My principal is talking to us about using “formative” assessments. Does this mean taking time away from instruction for more tests? When will I have time to teach?
—W.S., Overland Park, KS
While teaching a lesson, it’s easy to get wrapped up in what we are doing or to “cover” material. But how do we know what students are actually learning? We can wait for the results of state tests, we can give end-of-course exams, or we can create/use unit tests or final projects. These summative assessments help us make decisions about our courses and curriculum (assuming we look at the results), but they don’t tell us much about which students are having problems or have developed misconceptions during our instruction. And by then it could be too late to go back and review or reteach.
Formative assessments are ongoing, classroom-level assessments that are critical to discovering what students are learning during the instructional process, and they help us know if we can move on (if students have learned a topic) or if we need to revisit our instruction to correct any misconceptions or to fill in any gaps. These quick and focused checkups can provide just-in-time information on what students know or can do.
The good news is you probably already use many activities that could be part of a formative assessment process. Quick, frequent thumbs-up/down responses from the students give instant feedback during a discussion. Some teachers use small whiteboards or half sheets of paper on which students write and display short responses. Challenge students to quickly write down their understanding of the topic (as a short summary, graphic organizer, or diagram) in their notebook/journal, share their writing with a partner, and then summarize to the class. These activities could be warm-ups to get your class engaged or bell-ringers to wrap up the day’s lesson.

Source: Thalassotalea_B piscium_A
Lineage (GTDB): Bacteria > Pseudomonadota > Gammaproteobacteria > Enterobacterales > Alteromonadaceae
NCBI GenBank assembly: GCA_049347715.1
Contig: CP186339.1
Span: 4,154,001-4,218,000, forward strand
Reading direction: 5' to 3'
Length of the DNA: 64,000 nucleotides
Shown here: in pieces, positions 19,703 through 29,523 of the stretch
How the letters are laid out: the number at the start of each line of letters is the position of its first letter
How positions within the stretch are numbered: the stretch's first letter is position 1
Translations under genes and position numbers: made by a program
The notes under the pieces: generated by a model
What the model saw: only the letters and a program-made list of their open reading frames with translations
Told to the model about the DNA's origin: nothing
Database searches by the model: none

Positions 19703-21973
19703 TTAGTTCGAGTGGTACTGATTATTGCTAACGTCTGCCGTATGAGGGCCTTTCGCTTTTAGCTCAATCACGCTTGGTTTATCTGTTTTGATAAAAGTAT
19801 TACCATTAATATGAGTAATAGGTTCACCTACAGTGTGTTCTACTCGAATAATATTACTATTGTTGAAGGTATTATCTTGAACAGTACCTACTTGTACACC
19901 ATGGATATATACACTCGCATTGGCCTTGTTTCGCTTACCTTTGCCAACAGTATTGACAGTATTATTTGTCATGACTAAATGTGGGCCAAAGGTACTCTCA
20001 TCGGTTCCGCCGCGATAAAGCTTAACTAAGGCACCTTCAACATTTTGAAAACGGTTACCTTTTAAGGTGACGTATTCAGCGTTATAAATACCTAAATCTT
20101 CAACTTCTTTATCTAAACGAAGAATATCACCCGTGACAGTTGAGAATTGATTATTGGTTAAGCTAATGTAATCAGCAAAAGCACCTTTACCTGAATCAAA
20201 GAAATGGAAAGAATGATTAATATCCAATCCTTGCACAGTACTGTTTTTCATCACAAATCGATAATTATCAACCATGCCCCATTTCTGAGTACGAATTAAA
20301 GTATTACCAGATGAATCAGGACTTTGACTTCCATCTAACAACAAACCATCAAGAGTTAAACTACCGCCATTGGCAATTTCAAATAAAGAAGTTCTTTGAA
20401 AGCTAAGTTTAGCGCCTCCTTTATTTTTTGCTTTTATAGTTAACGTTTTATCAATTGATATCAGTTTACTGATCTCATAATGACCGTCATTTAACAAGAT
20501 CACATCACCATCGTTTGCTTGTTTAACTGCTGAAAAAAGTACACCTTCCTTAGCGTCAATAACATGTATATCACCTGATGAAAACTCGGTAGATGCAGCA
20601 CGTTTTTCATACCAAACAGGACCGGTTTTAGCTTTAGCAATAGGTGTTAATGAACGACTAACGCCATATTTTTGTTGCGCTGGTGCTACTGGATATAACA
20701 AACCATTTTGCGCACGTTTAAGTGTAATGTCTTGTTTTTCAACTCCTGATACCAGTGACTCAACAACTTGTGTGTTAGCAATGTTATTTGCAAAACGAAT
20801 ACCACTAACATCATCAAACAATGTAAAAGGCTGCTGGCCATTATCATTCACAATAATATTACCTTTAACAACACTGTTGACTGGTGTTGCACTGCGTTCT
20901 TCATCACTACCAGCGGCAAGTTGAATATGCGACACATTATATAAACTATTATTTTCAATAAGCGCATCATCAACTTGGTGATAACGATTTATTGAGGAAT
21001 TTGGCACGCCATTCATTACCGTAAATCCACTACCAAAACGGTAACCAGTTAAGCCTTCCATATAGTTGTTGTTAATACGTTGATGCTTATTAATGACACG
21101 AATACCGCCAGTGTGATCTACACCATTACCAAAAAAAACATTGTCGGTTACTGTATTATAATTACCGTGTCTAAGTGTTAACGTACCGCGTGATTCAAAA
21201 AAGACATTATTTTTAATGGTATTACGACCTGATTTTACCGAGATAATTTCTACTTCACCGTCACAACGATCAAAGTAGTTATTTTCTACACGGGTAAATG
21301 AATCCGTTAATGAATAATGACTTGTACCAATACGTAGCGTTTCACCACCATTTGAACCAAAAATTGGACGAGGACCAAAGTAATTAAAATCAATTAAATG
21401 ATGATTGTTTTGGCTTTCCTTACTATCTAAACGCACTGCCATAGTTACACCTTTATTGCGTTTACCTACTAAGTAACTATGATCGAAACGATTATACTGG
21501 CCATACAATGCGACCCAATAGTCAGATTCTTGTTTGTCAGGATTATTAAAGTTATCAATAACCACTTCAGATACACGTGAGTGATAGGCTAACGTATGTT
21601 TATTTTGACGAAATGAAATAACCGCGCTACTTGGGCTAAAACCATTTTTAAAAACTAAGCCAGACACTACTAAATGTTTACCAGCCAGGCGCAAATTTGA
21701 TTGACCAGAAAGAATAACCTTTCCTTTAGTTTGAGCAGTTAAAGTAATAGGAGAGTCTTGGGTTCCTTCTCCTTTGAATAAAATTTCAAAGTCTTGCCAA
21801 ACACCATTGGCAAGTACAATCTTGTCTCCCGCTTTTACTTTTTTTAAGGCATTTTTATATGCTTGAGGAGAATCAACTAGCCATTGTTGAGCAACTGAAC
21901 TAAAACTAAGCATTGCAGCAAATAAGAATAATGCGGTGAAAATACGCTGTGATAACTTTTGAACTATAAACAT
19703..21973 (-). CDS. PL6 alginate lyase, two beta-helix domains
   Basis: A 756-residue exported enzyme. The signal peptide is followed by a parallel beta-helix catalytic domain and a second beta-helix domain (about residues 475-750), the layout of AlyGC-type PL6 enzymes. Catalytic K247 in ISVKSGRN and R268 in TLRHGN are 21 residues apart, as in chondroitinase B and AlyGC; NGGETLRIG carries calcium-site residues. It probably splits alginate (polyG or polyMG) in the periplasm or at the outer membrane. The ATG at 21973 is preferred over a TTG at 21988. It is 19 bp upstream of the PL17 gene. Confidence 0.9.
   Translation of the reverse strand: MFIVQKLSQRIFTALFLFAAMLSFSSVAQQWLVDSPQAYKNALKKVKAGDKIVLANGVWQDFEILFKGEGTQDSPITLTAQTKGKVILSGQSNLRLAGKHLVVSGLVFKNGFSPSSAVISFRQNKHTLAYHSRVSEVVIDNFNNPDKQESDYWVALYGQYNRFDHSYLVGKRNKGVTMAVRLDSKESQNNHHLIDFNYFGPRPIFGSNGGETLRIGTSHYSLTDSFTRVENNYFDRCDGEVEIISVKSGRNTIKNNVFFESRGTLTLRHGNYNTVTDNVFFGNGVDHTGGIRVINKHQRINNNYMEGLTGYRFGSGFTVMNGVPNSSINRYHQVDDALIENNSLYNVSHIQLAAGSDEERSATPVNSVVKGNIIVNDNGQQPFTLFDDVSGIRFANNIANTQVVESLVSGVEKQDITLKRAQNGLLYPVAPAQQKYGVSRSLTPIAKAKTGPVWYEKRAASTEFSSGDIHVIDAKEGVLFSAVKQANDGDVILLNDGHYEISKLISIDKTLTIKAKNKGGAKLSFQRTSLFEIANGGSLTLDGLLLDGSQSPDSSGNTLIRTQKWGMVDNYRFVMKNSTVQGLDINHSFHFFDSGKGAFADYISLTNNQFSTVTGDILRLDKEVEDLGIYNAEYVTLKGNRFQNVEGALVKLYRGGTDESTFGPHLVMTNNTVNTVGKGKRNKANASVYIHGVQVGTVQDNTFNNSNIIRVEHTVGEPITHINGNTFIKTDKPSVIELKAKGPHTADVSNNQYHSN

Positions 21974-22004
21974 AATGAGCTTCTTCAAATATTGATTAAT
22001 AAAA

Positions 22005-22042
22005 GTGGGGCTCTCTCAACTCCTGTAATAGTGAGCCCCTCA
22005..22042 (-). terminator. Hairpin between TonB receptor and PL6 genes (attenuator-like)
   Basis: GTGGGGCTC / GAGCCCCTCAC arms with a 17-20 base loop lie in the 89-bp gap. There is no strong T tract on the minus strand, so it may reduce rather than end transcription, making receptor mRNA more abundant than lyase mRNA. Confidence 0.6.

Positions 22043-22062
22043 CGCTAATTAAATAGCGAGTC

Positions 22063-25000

While students are working together, you can use a checklist of skills, lab behaviors, or quick questions to do “spot checks” while walking around the room. Many schools (including colleges) have clicker systems allowing the students to respond electronically. Vary the methods so they become an integral and enjoyable part of the learning process. Of course, traditional quizzes and lab reports can be used formatively. All of these strategies assume all students are involved, that we provide feedback (more than just a grade or percentage correct), and that we use the results ourselves to improve or validate our instruction. Students should see these activities as part of the learning process, not just as a special event.
Two recent NSTA periodicals focus on assessments: the January 2008 Science Scope and the April 2008 Science and Children (NSTA members can read these online). I’d also recommend the NSTA Press book Science Formative Assessments: 75 Practical Strategies for Linking Assessment, Instruction, and Learning. I showed it to some of my colleagues in other subject areas, and they said quite a few could be adapted to their fields.
I heard once that formative assessment is the tasting a chef does in the kitchen, while summative assessment is the guests celebrating a good meal. If the chef does not do any tasting, he/she is taking a chance on whether the meal will be appetizing for the guests!